a lot. I didn’t know the neighbours. We had moved into a new house just before
I was captured and I’d never had a chance to settle in. Our neighbours came to
meet me for the first time. For the first week or so, the house was full of
people. People came who knew us well; people came who didn’t know us well. They
asked the same questions, I gave the same answers. I did this again and again.
I felt a little tired through that week.
There were things I had to do—I needed an ID card and a new driving licence. These things had got lost at sea on the night of my capture. I needed them to become a citizen again, with a bank account and all the other trappings. In my first week back, I met with an accident at Kohuwela roundabout. The collision wasn’t my fault but I didn’t have the wherewithal to avoid it. The ability to drive a car came back instinctively but the situation on the roads was new to me. It felt like there had been an explosion of cars in the city while I was away.
For the first months I was mostly preoccupied with finding ways to re-enter my family. You can’t have these things back instantly. I had to wait for a way back into their lives. For the eight previous years my family had to be whole without me. There was no immediate role for me to play. I would say that I was more unfamiliar to them than familiar.
I realised that I could not tell my boys what to do and not to do; not when they had managed so many years without a father present. I realised that if I tried to force myself back into the lives of my wife and children I might release their anger at everything they’d had to live with for so long. It wasn’t easy. Coming home was a reminder of what I had lost in captivity. My children were essentially grown up. I had missed their childhoods altogether. But the only thing I could do was to be patient. I had to allow time for a transition to occur naturally, rather than rush into the life I wanted back.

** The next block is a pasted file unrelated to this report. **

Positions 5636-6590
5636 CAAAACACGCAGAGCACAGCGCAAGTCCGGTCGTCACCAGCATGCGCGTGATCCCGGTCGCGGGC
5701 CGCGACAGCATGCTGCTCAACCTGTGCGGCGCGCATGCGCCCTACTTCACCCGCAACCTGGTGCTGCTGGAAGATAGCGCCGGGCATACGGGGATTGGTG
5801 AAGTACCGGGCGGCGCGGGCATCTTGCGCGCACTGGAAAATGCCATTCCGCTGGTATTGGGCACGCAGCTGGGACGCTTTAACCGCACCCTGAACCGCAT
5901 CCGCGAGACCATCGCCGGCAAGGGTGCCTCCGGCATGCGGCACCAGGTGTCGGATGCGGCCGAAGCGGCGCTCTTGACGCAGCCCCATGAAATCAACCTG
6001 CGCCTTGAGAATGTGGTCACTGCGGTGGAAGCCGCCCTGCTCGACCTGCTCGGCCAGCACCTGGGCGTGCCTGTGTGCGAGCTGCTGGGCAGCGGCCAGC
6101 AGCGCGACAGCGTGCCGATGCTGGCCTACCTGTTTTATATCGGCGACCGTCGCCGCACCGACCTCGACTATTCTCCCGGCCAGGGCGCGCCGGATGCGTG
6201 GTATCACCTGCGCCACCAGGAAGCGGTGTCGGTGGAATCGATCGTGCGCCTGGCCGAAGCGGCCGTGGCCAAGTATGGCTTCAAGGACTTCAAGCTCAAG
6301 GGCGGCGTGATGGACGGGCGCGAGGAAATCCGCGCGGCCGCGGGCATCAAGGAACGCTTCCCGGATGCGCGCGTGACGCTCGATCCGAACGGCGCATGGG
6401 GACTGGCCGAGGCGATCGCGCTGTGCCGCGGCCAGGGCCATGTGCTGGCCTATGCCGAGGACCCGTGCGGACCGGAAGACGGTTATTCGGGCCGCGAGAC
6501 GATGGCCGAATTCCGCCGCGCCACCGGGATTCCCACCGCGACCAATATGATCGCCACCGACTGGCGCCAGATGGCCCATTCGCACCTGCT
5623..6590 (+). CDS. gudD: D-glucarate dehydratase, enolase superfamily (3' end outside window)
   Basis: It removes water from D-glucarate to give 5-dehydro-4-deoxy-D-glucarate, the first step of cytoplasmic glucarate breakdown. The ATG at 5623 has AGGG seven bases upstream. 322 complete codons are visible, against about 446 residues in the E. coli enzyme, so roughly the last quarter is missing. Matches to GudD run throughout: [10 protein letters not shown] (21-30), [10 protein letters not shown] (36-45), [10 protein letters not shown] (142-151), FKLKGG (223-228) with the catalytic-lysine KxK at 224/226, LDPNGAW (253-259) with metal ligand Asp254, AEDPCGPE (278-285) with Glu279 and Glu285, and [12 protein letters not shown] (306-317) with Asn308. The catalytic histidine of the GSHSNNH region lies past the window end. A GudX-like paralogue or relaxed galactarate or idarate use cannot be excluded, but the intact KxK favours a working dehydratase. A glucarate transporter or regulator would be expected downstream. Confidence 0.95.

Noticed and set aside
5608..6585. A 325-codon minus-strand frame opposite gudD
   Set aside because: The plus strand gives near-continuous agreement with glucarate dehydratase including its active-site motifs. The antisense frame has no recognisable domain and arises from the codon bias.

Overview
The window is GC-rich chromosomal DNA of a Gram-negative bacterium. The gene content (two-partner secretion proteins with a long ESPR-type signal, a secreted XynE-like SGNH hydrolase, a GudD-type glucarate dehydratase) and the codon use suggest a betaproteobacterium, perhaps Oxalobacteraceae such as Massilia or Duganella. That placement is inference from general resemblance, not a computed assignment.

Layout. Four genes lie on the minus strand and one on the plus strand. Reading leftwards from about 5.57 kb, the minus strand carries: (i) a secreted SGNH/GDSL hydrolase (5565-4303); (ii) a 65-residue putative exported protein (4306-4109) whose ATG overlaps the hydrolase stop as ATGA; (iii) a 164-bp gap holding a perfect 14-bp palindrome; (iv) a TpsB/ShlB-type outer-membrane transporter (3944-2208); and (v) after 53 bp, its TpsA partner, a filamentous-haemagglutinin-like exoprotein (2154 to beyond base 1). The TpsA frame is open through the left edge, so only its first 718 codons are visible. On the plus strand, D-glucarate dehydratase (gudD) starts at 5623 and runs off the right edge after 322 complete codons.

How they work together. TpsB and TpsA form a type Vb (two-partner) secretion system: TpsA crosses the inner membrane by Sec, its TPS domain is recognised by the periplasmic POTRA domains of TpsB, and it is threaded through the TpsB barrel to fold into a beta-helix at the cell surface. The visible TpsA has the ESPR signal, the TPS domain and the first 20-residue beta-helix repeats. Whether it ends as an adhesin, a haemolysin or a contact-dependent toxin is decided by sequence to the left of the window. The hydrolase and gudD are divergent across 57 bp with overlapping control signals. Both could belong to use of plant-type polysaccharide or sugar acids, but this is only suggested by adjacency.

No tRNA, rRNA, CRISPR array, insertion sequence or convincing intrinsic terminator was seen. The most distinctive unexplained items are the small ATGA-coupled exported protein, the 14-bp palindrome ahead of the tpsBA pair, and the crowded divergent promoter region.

y own way of life had been entirely transformed while I was away. Above all I was not used to making any outward action on my own initiative. You have to realise that for eight years I’d done everything on instruction. Getting in and out of a jeep was determined by command. In captivity you’re never the person who decides what you will do next. Re-learning autonomy was perhaps the hardest thing I had to do. In some ways it was harder to make this transition than it was to make the transition to being a prisoner. At least there you have no choice. There is just one way of doing things and someone else will tell you what that is. I found choice itself a difficult thing to get used to, once I returned.
When I wanted the toilet I looked around for someone whose permission to ask. I knew I was allowed to do these things by myself now but when I went to stand up I’d feel there was someone holding on to me, not letting me. The prison guard was inside me. I didn’t want to talk about what I was going through. I felt no one else should know about the conversation I was having with myself. My aim was to make myself familiar to my family, not to explain to them how far away I was inside.
The world was different too. While I was away the country had moved into full-scale war and when I came back I felt that even civilians were battle hardened. People acted more mechanically. It was harder to locate a human touch. I felt that peacefulness had gone from the way we lived. Even the way people dressed seemed different, more ill at ease.
When I left, you hardly saw anyone in an office working at a computer. When I came back, everyone sat in front of a machine. Mobile phones weren’t status symbols anymore—they were everywhere. The postman rarely came; the paper man had disappeared altogether. You never stepped into a telephone box. It wasn’t just the war of course. The reality I returned to was a more mercenary one. Compassion was not prized. Everyone was making money. I suppose I missed the decade in which all those changes had come of age. When I speak of the 70s and 80s now, they sound as exotic as the 30s and 40s.
I felt it even in the lives of my friends and relatives. Everyone now looked after his immediate family and avoided other people’s concerns. And people had become afraid of speaking out. They were suspicious of each other.
When you’re in the world you adjust to changes as they come. They become a part of you. But I felt I had dropped from the jungle into a new reality. I knew what had been in the letters of my closest family and friends and I knew what I had heard on the radio. But there was so much more that no one could have told me. My children were growing up in a world I did not know well enough for me to be any sort of guide to them.
I was worried that I would mess things up even if I tried just to help with their homework. I didn’t know my children well enough to know how to suggest things to them. In the normal run of things, I would have known how to navigate their personalities by this point in our lives. The boys admitted to their mother that I seemed more like an uncle, after all.
So, I went to watch them at rowing meets and I marked time. My elder boys were soon to leave school and become men on their own terms. With my youngest I could do a little more. I played badminton with him now and drove him to his sports practices.